A transcription of the Introduction to Automator video.
Welcome, to an overview of Automator, in Mac OS X.
In this presentation, we’ll examine how Automator, Mac OS X’s powerful automation application, is designed to help you do more with your computer.
Allow me to introduce “Otto,” the automation robot.
Otto is the icon, of a powerful utility included with Mac OS X, called Automator.
Automator was created to be your “Personal Automation Assistant,” making it easier for you to accomplish the tasks you perform with the computer.
For example, let’s say you receive a request from a friend, to send her copies of a group of astronomy pictures you recently acquired.
The steps, required to fulfill the request, are to:
- First, select the image files.
- Then, place duplicates of the files into a folder.
- Next, resize each of the duplicated image files, to a smaller size for sending in email.
- And finally, add the scaled image files to an out-going mail message.
Automator can be used to perform each of these steps, by creating a document, using a simple drag and drop process, to locate and add pre-defined automation routines, that correspond to each step of the task.
The automation routines are called “Actions” and the automation documents are called “Workflows.”
Most workflows are designed to incorporate a basic set of steps:
- First, the items to be processed by the workflow, are acquired or identified.
- Next, one or more processing routines are applied to the identified items, with the results of each processing step, being passed to the next.
- And finally, distributing the workflow results to applications or locations on the computer.
This flow design can be summarized as: Acquire, Process, and Distribute.
It is similar to the flow design, used in creating and following kitchen recipes, where the first step is to acquire all of the ingredients listed in the recipe, and is followed by the next step, which is to process the ingredients using one or more procedures.
With the results of each processing step, being passed to the next step.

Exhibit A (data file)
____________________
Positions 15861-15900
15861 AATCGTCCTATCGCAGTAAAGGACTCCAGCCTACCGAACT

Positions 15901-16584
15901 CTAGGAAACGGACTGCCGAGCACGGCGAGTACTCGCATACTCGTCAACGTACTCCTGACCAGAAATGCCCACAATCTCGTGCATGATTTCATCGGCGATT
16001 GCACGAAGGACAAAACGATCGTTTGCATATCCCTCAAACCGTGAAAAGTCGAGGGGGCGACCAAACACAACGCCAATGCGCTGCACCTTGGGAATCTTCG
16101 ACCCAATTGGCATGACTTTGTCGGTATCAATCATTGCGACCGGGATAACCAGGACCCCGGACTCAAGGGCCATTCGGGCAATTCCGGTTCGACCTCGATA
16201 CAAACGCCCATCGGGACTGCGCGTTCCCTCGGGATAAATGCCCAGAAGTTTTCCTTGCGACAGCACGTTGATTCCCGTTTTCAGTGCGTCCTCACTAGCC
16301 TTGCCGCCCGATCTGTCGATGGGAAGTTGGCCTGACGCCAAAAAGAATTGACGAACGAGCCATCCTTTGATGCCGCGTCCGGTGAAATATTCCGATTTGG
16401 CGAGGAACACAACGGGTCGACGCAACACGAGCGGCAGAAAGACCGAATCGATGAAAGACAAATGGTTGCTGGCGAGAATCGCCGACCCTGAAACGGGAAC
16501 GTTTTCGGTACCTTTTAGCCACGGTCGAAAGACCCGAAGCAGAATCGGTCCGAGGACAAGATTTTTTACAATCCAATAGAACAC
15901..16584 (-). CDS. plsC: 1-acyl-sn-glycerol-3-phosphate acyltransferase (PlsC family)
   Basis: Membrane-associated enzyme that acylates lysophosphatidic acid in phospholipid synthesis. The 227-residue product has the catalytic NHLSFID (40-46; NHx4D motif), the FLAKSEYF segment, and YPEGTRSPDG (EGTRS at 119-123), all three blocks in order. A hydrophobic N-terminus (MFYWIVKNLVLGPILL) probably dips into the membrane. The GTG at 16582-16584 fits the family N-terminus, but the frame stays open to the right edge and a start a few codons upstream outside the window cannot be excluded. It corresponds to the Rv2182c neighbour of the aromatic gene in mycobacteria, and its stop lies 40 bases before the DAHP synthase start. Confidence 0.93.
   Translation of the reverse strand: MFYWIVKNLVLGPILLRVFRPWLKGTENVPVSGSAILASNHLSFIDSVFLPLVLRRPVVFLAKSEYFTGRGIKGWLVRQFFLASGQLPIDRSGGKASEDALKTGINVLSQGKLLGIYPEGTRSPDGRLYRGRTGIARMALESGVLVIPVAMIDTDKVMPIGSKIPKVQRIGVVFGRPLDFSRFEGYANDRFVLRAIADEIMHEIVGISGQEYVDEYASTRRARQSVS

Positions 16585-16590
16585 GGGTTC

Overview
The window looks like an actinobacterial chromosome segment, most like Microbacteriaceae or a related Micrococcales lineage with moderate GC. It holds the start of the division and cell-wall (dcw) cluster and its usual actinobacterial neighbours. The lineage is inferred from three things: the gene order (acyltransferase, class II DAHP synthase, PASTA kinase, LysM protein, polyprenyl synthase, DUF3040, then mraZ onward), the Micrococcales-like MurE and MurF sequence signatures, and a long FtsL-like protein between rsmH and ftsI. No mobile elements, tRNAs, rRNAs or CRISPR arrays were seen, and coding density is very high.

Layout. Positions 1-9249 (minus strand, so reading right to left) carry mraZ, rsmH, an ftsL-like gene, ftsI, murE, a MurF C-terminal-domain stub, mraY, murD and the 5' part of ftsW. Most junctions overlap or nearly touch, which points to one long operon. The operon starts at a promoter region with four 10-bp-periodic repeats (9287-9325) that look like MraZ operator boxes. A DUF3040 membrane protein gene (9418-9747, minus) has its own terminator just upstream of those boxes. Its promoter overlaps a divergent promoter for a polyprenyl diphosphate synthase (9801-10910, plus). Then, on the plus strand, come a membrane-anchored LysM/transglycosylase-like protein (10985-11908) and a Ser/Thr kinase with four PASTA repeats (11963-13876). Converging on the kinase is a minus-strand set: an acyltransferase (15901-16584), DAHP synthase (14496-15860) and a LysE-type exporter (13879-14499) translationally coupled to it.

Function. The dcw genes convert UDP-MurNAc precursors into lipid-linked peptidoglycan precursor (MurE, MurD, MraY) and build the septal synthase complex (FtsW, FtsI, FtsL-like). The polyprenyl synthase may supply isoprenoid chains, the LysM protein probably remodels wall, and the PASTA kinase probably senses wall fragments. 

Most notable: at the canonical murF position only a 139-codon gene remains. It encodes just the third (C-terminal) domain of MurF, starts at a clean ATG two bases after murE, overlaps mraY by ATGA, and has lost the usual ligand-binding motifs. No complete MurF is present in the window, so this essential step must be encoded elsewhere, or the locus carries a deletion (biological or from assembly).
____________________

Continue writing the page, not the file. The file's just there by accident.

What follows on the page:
Until the processing is completed, and the resulting items are distributed for use.
A workflow is simply an “automation recipe.” If you can describe how to make a sandwich, or a pot of soup, you can create a workflow.
It’s simply a matter of figuring out the steps required to achieve the desired results.
And then, locating and adding the Automator actions that correspond to each step of the automation recipe.
After you’ve constructed a workflow, it can be executed by pressing the Run button, located at the top right of the workflow window.
Workflows can be saved and activated in a variety of ways.
To save a workflow in standard formats, select Save, from Automator’s File menu.
And in the drop-down save dialog, click on the format popup menu, to select either “Workflow,” or “Application,” as the desired format for the saved document.
Automation documents saved in “Workflow” format, are editable files that can be re-opened, and run from within Automator.
Automation documents saved in “Application” format, create self-running applications, that can be double-clicked to launch, or will respond when files or folders are dragged onto their icons.
An additional feature of Automator, is the ability to save its workflows, as plug-ins to other applications and services. Workflow plug-ins provide access to automation, where, and when you require it.
To save a workflow as a plug-in, choose “Save As Plug-in…”, from the File menu. In the drop-down dialog, click the popup menu, to reveal the various plug-in options.
Here they are, described in order:
The Finder workflow plug-in, will provide contextual menu access, to saved workflows, that can be executed on selected items in the Finder.
The Folder Actions workflow plug-in, will attach a workflow to a folder. When disk items are added to the attached folder, the workflow will be run, using the added items.
The iCal workflow plug-in, will save a workflow as an alarm for a calendar event. And using standard iCal controls, you can adjust its time and date of execution.
The Image Capture workflow plug-in, will add the saved workflow to the list of automatic tasks that can be performed using photos imported by the Image Capture application, when a camara is connected to your computer.
The Print workflow plug-in, will save a workflow as an extension to the print to PDF menu, found in the standard Mac OS X print dialog.
These workflows, will accept the printed PDF file, as their input. In addition, you can edit the menu, to add or remove workflows from the list of available Print to PDF options.
And lastly, the Script Menu workflow plug-in, will add the saved workflow to the system-wide script menu, so that the workflow can be available for use, from within any application.
Automator works with most data and media formats, and is integrated with many system services and applications. It is the center of automation on your computer, and it's easy, and fun to use. Give it a try today!
This concludes an introduction to Automator, Mac OS X’s powerful automation application. Thank you!